We left Fishkill, NY about 9 AM. Although we traveled mostly on interstate highways, the traffic was not too bad. We did, of course, see the required number of idiots make stupid moves and be lucky enough to survive – though I can’t say what condition the people they cut off were in.
Really, I don’t think you have to be a rocket scientist to know that you ought to leave more than a foot and half buffer when you pull in front of a trailer truck pulling tandem! We did have one plane that apparently missed the runway – I don’t know what else would explain that blur that passed us in the left lane of I95 just after was passed the Philadelphia airport. And it’s a good thing we anticipate the idiots, because apparently they aren’t putting signal lights on most of the newer model cars. The ones they do have obviously are made to go on after you’ve made your turn or changed lanes. I don’t know why they bother – they’ve taken any warning factor out.
You really do have to drive defensively. My husband is a good driver and I don’t ever worry about his driving. But I do worry about the people who are multi-tasking while driving – they’re the ones who zoom up to a foot away from your rear bumper before they swerve into a different lane to pass you. They’re the ones who only watch what’s happening in front of them when they are driving (if they are looking anywhere besides the phone, GPS or laptop). They never check the side and rear view mirrors, so when they change lanes they have no clue about the traffic coming up behind them. I will admit to missing a turn once or twice over the years while deep in thought or conversation (or vocalizing at the top of my lungs), but I always take the safe way to correct the error. I find a parking lot, driveway or the next exit to turn around and go back. I wouldn’t think of backing up in the brake down lane of an interstate.
We arrived in Dover, Delaware without a problem. After we checked in at the Residence Inn, we went to find my stepson’s current apartment, which is near his college. Dover may be the state capital, but it doesn’t have that “big city feel” to it. There are tree lined streets with well cared for homes. My stepson tells us there are also the “ghetto-like” areas, but I doubt they’re anything like those in Boston, New York, Philly or most other major metropolitan areas.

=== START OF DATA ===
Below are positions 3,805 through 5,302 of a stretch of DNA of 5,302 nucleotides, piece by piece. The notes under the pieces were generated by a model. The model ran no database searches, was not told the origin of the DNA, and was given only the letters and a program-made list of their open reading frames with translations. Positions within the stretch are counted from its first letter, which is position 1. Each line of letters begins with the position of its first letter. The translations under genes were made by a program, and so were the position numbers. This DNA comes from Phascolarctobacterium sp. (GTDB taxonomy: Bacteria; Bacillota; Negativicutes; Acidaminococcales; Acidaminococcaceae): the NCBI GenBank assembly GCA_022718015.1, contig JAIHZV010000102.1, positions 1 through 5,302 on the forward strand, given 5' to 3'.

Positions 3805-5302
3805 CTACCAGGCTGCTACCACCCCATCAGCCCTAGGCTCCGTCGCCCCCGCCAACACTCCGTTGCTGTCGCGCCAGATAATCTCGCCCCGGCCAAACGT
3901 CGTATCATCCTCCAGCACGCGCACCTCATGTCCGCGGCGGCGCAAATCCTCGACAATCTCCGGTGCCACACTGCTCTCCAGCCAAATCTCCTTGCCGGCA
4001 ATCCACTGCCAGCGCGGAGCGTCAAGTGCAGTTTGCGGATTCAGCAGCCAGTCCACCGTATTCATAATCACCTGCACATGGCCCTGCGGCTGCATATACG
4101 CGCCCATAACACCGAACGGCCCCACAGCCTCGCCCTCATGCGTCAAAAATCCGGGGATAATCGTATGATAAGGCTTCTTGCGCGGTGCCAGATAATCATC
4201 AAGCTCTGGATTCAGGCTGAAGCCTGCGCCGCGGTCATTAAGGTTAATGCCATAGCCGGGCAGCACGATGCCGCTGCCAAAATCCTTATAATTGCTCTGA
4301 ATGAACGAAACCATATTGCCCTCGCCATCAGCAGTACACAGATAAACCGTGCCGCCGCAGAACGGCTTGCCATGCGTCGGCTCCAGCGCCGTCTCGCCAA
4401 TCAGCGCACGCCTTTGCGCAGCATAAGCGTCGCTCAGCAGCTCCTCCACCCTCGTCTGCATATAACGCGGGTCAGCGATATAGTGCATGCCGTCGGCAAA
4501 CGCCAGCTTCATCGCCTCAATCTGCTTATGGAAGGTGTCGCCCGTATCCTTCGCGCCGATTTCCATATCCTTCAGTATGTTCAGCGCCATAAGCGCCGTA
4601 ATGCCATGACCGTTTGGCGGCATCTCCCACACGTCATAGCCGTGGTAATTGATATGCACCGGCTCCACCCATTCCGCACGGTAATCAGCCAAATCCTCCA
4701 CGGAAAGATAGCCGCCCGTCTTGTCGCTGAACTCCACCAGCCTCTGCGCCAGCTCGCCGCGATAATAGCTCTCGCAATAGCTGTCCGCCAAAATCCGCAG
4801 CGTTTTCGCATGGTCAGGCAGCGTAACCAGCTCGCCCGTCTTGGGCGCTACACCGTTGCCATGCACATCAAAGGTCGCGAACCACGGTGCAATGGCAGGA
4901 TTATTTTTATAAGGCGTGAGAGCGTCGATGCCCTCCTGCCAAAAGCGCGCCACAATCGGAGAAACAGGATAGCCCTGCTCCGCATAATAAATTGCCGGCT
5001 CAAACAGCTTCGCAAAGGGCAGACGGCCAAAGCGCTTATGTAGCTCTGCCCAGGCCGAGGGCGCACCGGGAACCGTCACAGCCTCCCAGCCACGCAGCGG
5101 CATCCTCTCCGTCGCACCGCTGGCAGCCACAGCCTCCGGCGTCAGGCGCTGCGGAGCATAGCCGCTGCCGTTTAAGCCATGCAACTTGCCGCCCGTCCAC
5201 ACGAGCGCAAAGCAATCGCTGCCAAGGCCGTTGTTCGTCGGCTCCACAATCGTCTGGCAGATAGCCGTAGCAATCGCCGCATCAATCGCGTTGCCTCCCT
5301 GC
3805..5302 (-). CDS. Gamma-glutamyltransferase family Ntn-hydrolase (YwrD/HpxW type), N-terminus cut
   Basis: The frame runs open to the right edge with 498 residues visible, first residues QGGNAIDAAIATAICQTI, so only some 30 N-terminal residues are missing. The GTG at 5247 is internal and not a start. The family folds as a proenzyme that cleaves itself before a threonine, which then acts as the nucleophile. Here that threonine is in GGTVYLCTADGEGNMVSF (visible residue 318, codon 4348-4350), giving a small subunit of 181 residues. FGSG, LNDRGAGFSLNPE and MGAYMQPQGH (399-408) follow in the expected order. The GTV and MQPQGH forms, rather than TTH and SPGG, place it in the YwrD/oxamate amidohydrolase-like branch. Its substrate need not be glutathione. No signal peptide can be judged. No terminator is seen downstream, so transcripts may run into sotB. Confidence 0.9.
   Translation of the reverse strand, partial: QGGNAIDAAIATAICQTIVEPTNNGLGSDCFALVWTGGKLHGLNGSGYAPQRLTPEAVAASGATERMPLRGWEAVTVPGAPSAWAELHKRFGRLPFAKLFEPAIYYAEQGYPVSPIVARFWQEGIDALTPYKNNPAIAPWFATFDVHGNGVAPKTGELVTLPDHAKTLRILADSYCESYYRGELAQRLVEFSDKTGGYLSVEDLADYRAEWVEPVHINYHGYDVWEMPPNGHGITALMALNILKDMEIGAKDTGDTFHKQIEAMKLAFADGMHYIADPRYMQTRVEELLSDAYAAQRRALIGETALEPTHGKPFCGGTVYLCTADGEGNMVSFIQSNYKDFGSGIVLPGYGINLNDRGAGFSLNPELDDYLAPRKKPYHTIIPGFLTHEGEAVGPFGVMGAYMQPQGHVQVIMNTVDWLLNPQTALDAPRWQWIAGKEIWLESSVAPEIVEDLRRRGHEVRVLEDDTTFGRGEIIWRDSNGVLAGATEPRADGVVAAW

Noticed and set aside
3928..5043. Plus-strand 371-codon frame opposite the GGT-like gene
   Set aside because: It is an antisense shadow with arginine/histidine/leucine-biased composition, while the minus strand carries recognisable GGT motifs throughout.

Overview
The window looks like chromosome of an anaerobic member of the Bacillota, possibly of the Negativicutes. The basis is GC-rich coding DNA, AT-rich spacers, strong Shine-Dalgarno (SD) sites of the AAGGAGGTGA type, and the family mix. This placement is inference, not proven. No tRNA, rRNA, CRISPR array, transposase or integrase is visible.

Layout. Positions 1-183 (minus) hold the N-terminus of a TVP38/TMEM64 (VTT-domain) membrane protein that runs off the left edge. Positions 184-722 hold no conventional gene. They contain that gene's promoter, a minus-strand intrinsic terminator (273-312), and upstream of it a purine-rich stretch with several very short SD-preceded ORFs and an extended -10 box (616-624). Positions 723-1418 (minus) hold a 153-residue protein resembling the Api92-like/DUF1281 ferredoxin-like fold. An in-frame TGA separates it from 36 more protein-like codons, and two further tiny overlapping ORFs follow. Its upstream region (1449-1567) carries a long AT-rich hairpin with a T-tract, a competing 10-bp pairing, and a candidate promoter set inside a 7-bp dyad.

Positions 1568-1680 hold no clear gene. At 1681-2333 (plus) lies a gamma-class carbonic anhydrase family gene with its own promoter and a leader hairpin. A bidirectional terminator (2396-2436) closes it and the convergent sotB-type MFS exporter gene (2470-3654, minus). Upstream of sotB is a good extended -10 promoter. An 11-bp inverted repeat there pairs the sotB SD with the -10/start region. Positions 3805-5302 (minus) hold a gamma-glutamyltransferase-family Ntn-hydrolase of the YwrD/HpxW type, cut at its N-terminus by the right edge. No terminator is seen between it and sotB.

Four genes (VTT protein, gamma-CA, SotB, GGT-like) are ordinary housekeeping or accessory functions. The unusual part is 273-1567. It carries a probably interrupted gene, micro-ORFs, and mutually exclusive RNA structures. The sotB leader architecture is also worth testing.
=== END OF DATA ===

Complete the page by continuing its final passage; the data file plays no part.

My stepson currently has an apartment with several roommates on the upper floor of an old Victorian home. It hasn’t been refurbished the way some are today, but it still has a beautiful Victorian charm. It also has 2 L-O-N-GGGGGGGGG stairways to get up to his apartment. 17 steep steps to each one with a small landing between. No wonder those Victorian girls could fit into whale-bone corsets – up and down those stairs all day would be a great aerobic workout. They probably had great calves, too.
I made it once, then looked around the apartment while my husband and stepson loaded some boxes into our SUV to take to his new apartment. Since he’s graduating Saturday, he’s moving out of the Victorian and into a more permanent setting with his girlfriend next week. We took him to the new apartment, where we met his girlfriend at the rental office. They had to sign “a few papers” for the lease. 25 minutes later, they were still signing. I asked if they were required to put down their first born as collateral (not that they have one yet, but the way this was going, I thought perhaps it would be included as “future considerations”). Finally they got their keys and showed us the apartment. It’s a small, one bedroom in a beautifully landscaped development.
After boxes were unloaded and the apartment explored, we took them out to Red Lobster for supper. By the time we ate and left the restaurant, it was after 8 PM. I hate eating that late because it usually makes my medications less effective when I take them with food in my stomach. I was right and didn’t get to sleep until after 1 AM. Not a good thing.